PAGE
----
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Many experts believe biometric authentication is the most convenient and secure authentication option, but IT professionals must be wary of certain flaws.
The advantages of biometric authentication are intuitive and somewhat obvious:
- Users don't have to remember passwords.
- Devices validate the user's identity with a simple gesture, such as placing a finger on a scanner.
- And it is extremely difficult for hackers to access biometric factors.
Biometric authentication for mobile devices makes it even more difficult for hackers to access these factors, because the biometric data is only stored locally.
Considering these benefits, biometric authentication for mobile devices sounds like an excellent approach for any organization to take, but it may leave an organization and its users susceptible to unique threats.
Mobile biometrics face privacy risks and vulnerabilities
If a password is stolen or compromised, the user can simply change it. But the same user cannot change a compromised fingerprint or iris. Even if users' fingerprints aren't compromised, biometric thievery can take other forms.
If a malicious actor lifts a clear impression of a user's fingerprints from a glass, a doorknob or even a phone, the hacker would be able to create a prosthetic fingerprint that he or she could then use to spoof the device's sensor. Cybercriminals could possibly piece together a credible facial image that could fool a mobile device, perhaps using photos freely available through social media or other sources. Executives and other users with access to critical financial information and trade secrets may be worthwhile targets for these resource-intensive attacks.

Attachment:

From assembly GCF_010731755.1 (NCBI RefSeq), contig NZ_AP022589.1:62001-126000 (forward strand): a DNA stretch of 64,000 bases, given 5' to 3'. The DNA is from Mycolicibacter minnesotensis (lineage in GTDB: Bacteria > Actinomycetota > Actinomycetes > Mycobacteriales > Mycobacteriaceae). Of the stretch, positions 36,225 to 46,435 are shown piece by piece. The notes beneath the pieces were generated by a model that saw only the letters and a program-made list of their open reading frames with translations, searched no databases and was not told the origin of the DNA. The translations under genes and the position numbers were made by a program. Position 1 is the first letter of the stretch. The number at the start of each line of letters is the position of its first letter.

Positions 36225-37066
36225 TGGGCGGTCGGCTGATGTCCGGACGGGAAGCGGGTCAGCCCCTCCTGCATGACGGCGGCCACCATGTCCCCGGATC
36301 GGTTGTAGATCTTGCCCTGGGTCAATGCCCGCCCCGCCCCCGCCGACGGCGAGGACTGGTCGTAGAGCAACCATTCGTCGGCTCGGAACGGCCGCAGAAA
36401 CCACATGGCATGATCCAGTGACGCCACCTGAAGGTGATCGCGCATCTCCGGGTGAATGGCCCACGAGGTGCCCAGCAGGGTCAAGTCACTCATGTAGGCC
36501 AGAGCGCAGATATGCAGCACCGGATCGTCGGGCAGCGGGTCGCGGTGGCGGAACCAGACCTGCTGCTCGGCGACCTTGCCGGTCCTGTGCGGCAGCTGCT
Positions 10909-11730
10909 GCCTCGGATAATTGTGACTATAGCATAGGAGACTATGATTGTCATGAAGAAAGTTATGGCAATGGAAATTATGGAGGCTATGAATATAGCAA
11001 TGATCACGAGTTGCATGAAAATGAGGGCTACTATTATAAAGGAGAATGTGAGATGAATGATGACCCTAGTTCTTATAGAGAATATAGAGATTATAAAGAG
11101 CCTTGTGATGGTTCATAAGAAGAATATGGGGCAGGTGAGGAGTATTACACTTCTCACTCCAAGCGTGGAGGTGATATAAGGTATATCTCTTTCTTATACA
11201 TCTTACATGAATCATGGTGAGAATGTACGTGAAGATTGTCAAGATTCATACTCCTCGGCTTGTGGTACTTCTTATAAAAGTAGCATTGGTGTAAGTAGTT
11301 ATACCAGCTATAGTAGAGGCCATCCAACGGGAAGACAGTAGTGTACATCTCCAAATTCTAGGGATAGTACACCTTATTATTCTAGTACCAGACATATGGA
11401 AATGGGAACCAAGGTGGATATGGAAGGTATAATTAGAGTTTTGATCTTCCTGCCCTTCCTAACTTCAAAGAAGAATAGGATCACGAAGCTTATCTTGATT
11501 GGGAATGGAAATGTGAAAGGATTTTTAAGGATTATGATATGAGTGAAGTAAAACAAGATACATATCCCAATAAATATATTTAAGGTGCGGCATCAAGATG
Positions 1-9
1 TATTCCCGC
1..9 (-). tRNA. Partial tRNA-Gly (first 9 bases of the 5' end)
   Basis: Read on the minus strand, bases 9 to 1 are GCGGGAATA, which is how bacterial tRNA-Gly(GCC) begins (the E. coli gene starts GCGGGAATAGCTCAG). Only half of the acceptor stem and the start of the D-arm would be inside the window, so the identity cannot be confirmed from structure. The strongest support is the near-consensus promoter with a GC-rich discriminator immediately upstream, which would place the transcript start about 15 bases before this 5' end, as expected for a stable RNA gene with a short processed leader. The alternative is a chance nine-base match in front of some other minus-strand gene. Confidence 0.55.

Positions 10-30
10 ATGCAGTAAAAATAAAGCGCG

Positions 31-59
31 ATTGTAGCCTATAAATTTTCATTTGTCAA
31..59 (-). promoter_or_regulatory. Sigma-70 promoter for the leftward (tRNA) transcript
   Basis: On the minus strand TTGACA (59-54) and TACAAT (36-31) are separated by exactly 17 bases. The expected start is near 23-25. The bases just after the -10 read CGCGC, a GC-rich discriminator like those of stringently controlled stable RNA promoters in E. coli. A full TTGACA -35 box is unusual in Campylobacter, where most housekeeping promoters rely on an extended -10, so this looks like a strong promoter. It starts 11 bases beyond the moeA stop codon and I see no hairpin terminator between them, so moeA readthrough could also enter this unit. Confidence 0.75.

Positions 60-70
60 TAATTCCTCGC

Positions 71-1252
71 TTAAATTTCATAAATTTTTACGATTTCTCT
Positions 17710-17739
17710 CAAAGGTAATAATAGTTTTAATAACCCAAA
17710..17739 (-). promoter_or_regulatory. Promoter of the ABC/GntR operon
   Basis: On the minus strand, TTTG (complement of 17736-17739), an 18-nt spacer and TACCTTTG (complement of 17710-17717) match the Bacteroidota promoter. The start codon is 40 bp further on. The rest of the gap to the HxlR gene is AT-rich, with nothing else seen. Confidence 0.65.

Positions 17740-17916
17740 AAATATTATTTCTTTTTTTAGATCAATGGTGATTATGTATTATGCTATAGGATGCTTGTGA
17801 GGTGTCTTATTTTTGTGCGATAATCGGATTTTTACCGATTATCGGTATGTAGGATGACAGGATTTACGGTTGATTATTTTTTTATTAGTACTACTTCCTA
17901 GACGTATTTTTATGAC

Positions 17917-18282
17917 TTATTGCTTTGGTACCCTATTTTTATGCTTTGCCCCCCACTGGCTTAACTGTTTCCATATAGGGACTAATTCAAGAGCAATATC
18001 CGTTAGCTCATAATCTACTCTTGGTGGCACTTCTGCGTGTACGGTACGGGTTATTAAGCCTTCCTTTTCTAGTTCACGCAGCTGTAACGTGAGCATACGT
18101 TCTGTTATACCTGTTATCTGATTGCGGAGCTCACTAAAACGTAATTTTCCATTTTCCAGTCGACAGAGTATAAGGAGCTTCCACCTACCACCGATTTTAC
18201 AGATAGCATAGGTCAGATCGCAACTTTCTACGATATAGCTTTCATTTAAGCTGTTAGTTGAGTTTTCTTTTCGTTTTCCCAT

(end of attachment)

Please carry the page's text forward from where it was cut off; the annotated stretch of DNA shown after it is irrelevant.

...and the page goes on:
Mobile devices that rely on fingerprint authentication might also be at risk from hacking attempts that use master fingerprints. Researchers have demonstrated that they can generate master fingerprints from numerous sample prints and use those master prints to access different devices.
Spoofing and hacking aren't the only challenges that come with biometric authentication for mobile devices. Biometric technologies rely on immutable physical features that will not change for as long as they're needed. However, injuries, illnesses, weight loss, plastic surgery or other events that change physical characteristics can potentially disrupt the authentication process, making it more difficult for users to access their own devices. Even a paper cut on a user's finger could be enough to deny him or her access to a mobile device.
Legal challenges to biometrics
Both Android and iOS devices go a long way in protecting biometric data, and some experts believe the benefits of mobile biometrics far outweigh the risks. Some users may still be reluctant to trust those devices with their biometric data, which could create a tricky situation for organizations that want to employ biometric authentication for mobile devices.
Forcing employees to use biometric authentication might raise privacy and legal concerns. In fact, there is already litigation around forced biometrics in the enterprise. The focus of current legal concerns is related to other forms of biometrics, such as employee time clocks, but these issues could easily spill over to mobile devices.
The trajectory of enterprise mobility is moving at lightning speed toward a greater reliance on biometrics. And until a better alternative comes along, that's not likely to change anytime soon. Organizations will have to anticipate user pushback and biometric attack vectors to ensure effective mobility management.
Part one of this two-part series discusses the inherent advantages and subtle vulnerabilities that IT must prepare for with biometric authentication on mobile devices.